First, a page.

Chevy Nova Forum banner

1 - 14 of 14 Posts

·
Registered
Joined
·
18 Posts
Discussion Starter #1
Hi all....

Well just got back from the machine shop and they said my 230 block is bored .40 over and they dont want me taking it to .60 because it'll over heat.

I'm wondering if anyone else has bored a l6 to .60 and how does it run???
 

·
Registered
Joined
·
436 Posts
Are you trying to make V8 power out of an I6, I think if you went .60 you will overheat, If you look around on the site there are a bunch of people that have the I6 and have done some pretty amazing stuff with them, but I would be willing to bet that not one of them would recommend going any bigger. Welcome to the site.
 

·
Registered
Joined
·
18 Posts
Discussion Starter #3
No I'm not looking for power I'm just hoping to salvage the block and save some $.

although power would be nice.

Anyone think I might be able to keep it cool with aftermarket cooling solutions, BeCool aluminum radiator maybe???
 

·
Super Moderator
Joined
·
9,761 Posts
BeCool radiators ain't cheap... You'll spend on that more than you would getting another core.

An easier approach might be to keep an eye out in the classifieds for someone who is upgrading their 6 to an 8, and getting rid of the old engine. I've seen whole front clips and 6's go for cheap/free here from time to time. Who knows? The replacement one might not need a rebuild. Besides...if you're going to the trouble of rebuilding it, you should start with a good core.
 

·
Registered
Joined
·
3,416 Posts
Hello,

You can take this with a grain of salt, but I have bored a lot of 230s and 250s .060" (3.935"?) with no overheating troubles.

I have even bored a few to 4.00" (.125" over) after checking cyl wall thickness with no problems, but Im not recommending it.


This is kind of the way I see this. If your is already .040" over and you take it .060", thats .010" per side? Lets say yours is worn some, maybe .007" at the top (just a guess), now you are removing even less material. Its kinda hard for me to see .010" or less making an issue of overheating?


I wouldnt want to second guess your engine guy, because hes there and Im sure hes on top of things, Im just sharing my experiences.


Jeff
 

·
Registered
Joined
·
594 Posts
I've heard of people going that far over but the person I would talk to is larry (twisted6) he has helped me out everytime I have a question. Good luck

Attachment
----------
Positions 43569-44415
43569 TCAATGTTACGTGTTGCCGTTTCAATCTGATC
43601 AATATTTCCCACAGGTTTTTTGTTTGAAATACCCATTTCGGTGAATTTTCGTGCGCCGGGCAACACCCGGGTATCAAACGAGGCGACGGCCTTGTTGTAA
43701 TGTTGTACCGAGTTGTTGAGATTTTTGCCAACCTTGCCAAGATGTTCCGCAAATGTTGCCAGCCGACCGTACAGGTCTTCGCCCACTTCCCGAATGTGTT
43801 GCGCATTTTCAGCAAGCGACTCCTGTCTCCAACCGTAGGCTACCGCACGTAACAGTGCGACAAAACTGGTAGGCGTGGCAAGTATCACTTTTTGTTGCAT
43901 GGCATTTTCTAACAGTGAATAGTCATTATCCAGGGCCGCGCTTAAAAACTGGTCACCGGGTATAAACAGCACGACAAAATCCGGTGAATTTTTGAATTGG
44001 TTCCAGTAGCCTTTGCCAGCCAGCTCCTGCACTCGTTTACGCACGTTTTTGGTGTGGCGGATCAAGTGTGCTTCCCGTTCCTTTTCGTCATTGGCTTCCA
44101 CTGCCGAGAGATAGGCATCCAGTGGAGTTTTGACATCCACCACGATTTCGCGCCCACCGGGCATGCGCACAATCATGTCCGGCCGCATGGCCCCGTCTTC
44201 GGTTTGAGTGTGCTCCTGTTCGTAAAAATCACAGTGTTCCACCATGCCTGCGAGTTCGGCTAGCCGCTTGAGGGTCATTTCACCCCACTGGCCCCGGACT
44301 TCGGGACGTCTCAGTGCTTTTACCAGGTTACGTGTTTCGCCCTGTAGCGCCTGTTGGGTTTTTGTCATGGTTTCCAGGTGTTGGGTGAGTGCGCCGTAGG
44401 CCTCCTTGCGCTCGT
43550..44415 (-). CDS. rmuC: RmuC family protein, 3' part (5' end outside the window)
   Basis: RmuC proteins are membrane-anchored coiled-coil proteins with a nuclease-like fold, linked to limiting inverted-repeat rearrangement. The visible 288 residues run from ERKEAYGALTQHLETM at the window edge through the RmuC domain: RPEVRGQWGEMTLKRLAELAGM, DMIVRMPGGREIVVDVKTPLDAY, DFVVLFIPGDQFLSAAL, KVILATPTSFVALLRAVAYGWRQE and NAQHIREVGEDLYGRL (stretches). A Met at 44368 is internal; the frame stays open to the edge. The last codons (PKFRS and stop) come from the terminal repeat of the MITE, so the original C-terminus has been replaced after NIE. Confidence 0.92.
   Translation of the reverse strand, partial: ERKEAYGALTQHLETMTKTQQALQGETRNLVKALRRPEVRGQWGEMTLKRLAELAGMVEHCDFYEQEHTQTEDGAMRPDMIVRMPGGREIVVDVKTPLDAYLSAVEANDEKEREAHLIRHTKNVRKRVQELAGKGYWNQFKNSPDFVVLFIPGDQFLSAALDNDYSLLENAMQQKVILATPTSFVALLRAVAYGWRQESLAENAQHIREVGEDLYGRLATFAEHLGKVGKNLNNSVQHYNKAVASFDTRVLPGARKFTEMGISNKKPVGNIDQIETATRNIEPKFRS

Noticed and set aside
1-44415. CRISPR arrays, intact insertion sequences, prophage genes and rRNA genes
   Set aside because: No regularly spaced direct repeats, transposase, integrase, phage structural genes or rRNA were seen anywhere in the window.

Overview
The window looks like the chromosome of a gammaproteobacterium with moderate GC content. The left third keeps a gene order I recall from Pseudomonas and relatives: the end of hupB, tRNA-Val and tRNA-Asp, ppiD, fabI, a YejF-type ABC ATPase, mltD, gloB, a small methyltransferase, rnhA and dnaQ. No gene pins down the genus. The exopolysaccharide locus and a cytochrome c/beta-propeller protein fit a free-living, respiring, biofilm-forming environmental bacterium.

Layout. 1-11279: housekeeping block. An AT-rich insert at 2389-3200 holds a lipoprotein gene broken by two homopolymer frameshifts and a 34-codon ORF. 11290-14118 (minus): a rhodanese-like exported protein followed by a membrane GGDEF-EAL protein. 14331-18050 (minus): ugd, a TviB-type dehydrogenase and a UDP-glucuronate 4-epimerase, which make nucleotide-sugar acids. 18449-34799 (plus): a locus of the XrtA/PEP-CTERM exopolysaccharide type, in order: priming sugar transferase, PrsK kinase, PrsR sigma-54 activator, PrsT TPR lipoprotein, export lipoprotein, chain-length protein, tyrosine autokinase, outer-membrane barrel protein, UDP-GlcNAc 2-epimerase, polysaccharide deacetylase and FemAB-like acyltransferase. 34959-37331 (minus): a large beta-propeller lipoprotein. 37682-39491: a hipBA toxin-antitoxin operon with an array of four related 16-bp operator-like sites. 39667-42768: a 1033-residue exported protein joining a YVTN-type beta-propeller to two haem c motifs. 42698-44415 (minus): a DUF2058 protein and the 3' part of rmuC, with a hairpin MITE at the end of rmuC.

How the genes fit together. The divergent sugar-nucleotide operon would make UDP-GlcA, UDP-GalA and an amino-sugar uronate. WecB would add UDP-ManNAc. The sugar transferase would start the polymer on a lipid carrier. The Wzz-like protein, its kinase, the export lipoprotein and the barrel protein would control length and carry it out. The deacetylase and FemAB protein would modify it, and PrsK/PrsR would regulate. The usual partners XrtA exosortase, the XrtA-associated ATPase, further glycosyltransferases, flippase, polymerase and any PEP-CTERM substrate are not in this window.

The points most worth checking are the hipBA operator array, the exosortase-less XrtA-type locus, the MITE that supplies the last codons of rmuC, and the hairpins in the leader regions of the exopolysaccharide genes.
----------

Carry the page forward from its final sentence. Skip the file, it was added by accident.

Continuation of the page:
·
Registered
Joined
·
93 Posts
I have had a couple of 250s bored .125 over and never had any problems but I also had the blocks sonic checked. On a 250 block if you pull the water pump off and the cylinder has been machined for clearance for the wp impeller than it should be a heavy duty block not sure if the same for a 230 block
 

·
Premium Member
Joined
·
11,838 Posts
Check out Leo Santicci's book Chevrolet Inlines 6 cyl Power Manual. I'd go with your engine guy, he may know where to get somthing you want. :yes:
If it were me I'd get a 250 & go from there till you can upgrade to bigger projects.:D
 

·
Registered
Joined
·
818 Posts
230 and 250 blocks are interchangable. Unless there was a core shift or other issue with the block, it should take 60 over. Make sure you have the water pump installed before you install and torque the head. The left front corner of the block is weak and without the wp there is a chance of cracking the block in the are of the head bolt and waterpump opening.
 

·
Premium Member
Joined
·
4,365 Posts
Not sure why he said it would overheat. I'd worry more about cracking, but if the walls are thick enough, that shouldn't be an issue. I had one bored 60 over with no issues.

I've had a couple of 230s and they were very easy to keep cool. In the winter, I had to cover the stock radiator to get them to warm up.

Have it sonic test and bore it if the walls are thick enough. You could put a 250 crank and pistons and have fun. I've never had a 250, but was always impressed with my 230s

Twisted6 could give you the best advise.
 

·
Premium Member
Joined
·
8,405 Posts
I wouldn't guess. There's enough variation in wall thickness just from production casting that one block could be good to bore and another could have one wall thin.
It's simple enough to have the wall thickness sonic checked. A little expense could save a lot of money and trouble. Straight sixes are easy to find because many more people swap in V8's than the other way around. It may be easier to find another block than try to "save" an overheated block. It's not like it's a rare Duesenberg block.
 

·
Registered
Joined
·
1,488 Posts
My 194 is .040 over and doesn't overheat. I'm still running the small 6cyl radiator. I don't think .010 is going to make a difference heatwise. Have the block sonic checked for wall thickness. You can always have the block sleeved to bring the bores back down to stock specs.
 

·
Registered
Joined
·
22 Posts
I am running a 250 .060 over, modified head, big cam, stock radiator, no problems. Just got my lumps and the big valves and roller rockers are on the way.
 

·
Registered
Joined
·
2,555 Posts
My recommendation for ANY engine, is only bore as far as you have to. Granted, if piston selection varies greatly from one to another that is a condition, but I know of many people going .060 over right from std bore when .030 is fine. The engine will not make that much more power but you could rebuild it again when you need to for whatever reason.
 
1 - 14 of 14 Posts
Top